BUENOS AIRES – Headed by Nobel Peace Prizewinner Jody Williams, a group of activist members of “The Campaign to Stop Killer Robots” on Wednesday in Buenos Aires called for a global ban on this kind of cyber-weaponry.
By “killer robots,” the group means weapons programmed with algorithms that allow targets to be automatically selected by the weapons themselves, in contrast to drones, which need a human piloting them that launches the actual attack.
Williams said that she was optimistic about the progress that could be achieved in the two days that the members of the campaign will spend in Buenos Aires, and – in remarks to EFE – she called for the creation of a killer-robot-free zone in Central and South America, given that countries such as Mexico, Brazil, Costa Rica and Argentina have already come out against the use of these weapons.
Apart from the moral dilemma that Williams says means that a robot could decide to kill someone without another human mediating that decision, former Google engineer and campaign member Laura Nolan said that significant doubts exist about the possibility of designing robots with sufficient abilities to be able to comply with international humanitarian laws.
To comply with this legislation, Nolan emphasized that it is necessary to carry out a huge number of judgments with a complexity that only a person can accomplish, since no software has yet been developed that can make “abstract decisions” based on the myriad of contexts that exist in the real world.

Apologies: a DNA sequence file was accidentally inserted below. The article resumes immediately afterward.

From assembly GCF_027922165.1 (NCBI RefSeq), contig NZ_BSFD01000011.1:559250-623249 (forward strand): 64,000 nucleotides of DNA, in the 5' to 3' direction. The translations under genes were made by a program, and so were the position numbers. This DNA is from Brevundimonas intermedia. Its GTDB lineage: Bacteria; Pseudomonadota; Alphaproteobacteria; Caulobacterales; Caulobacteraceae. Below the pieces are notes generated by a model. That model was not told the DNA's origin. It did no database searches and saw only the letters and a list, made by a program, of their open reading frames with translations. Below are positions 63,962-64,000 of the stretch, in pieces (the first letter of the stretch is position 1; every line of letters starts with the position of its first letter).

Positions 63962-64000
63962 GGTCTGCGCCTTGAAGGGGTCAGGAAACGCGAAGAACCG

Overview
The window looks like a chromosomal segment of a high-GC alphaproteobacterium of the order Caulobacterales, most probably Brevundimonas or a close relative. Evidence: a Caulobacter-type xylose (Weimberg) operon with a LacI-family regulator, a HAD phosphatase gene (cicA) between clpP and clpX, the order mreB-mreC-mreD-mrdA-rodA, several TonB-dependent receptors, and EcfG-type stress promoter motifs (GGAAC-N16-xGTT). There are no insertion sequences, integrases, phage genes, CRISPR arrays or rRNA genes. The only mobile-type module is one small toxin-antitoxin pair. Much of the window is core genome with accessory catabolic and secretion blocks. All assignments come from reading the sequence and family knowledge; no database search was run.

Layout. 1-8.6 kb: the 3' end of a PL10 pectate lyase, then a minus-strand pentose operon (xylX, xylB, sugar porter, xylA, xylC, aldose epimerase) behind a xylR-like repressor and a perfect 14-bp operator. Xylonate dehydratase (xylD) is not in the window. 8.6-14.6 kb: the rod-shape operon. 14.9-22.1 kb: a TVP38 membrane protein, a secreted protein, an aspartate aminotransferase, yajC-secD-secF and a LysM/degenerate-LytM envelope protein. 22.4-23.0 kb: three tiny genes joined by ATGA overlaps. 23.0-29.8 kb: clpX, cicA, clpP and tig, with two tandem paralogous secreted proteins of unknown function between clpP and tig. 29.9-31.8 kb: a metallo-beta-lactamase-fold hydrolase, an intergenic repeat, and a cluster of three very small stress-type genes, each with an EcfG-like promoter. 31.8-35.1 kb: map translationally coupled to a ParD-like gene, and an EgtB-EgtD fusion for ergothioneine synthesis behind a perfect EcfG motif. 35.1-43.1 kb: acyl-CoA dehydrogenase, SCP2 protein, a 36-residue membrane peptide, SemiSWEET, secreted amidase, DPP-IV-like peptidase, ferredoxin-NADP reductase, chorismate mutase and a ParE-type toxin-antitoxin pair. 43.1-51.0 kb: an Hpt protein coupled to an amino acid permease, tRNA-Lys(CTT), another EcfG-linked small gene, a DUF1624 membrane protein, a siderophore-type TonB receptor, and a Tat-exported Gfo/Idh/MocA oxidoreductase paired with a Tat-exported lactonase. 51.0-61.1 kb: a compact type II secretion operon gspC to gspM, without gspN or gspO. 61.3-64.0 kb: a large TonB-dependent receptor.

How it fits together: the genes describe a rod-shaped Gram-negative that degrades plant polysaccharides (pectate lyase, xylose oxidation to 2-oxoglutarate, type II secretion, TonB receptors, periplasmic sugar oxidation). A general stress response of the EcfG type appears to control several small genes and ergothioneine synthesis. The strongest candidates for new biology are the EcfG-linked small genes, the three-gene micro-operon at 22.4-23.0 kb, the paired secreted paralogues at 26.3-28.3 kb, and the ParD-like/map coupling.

Also, by way of example, she noted ongoing difficulties in developing automated driving systems, a process based on going from point A to point B while adhering to a series of signals and avoiding a series of obstacles and which companies are investing many millions of dollars to turn out the latest prototypes.
The robots would not only have to go through this process, Nolan said, but also they would have to know how to adapt to different environments where they operate and how to make decisions that would enable them, for example, to distinguish a target from a civilian.
“In some places a convoy may mean combatants, in other places a convoy may be something that people do for funerals,” Nolan said.
She warned that there is a “real danger” that countries who are not really interested in these problems will begin using these kinds of weapons.
Although she emphasized that the majority of these military projects are secret, the former Google employee gave the example of the development of a Turkish drone that could carry 1.5 kilograms (3.3 pounds) of explosives and incorporates facial recognition technology to be able to identify its target.
Williams said that the appearance of killer robots would “lower” the political costs of war for leaders, since they would not have to suffer “pressure from families because their children are (getting killed) in the war.”
She emphasized that the supporters of these weapons talk about “cleaner wars,” but she believes that this will only be possible for the leading countries in the armaments industry like the US, Russia and China, while the rest of the world’s nations will be the targets for machines that “will kill civilians.”
Williams, who won the Nobel Peace Prize for her work on the campaign against antipersonnel mines and cluster bombs, said that the appearance of these kinds of weapons is “a third armaments revolution” and called on everyone to act so that their countries declare themselves to be “free of killer robots.”